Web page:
Sleep Apnea and Hypertension
Obstructive sleep apnea (OSA) is a recognized cause of secondary hypertension. OSA episodes produce surges in systolic and diastolic pressure that keep mean blood pressure levels elevated at night.
30-40% of Americans with high blood pressure also have sleep apnea. The increase in blood pressure is caused by falling oxygen levels alerting the brain to sends signals through the nervous system telling the blood vessels to constrict in order to increase the flow of oxygen to the heart and the brain.
Approximately 80% of patients that do not respond to hypertensive medications have sleep apnea. Researchers have found that obstructive sleep apnea is most common among middle-aged adults 30–70 years old and occurs more frequently in men than women. Many patients with sleep apnea and/or high blood pressure are obese. This can help explain why many patients are affected by both conditions.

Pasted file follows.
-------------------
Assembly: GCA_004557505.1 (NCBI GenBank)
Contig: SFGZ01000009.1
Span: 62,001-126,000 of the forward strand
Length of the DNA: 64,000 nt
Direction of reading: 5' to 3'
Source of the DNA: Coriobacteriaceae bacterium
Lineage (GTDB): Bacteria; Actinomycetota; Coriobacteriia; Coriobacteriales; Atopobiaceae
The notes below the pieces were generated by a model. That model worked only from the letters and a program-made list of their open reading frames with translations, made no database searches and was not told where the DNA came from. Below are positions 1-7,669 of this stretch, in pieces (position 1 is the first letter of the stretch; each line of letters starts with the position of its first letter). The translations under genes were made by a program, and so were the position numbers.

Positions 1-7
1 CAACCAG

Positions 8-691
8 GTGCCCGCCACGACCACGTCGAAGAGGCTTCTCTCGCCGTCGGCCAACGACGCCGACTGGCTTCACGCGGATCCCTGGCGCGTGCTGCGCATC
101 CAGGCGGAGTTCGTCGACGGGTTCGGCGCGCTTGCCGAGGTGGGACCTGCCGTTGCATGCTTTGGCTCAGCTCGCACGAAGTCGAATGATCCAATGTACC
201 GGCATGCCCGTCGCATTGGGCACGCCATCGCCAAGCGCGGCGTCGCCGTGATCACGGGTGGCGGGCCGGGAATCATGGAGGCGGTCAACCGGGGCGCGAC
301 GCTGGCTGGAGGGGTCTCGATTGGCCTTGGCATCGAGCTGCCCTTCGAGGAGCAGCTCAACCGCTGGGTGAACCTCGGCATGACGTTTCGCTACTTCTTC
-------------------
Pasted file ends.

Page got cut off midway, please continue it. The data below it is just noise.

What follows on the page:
Furthermore, research suggests that anywhere from 30–50% of patients with high blood pressure have sleep apnea. However, sleep apnea is much more common in patients with resistant hypertension.
Resistant hypertension is when patients have tried a variety of high blood pressure medications but can’t get their blood pressure under control. Resistant hypertension is a major public health issue, as uncontrolled high blood pressure can lead to serious complications.
The good news is that treatment for sleep apnea may aid in lowering blood pressure levels.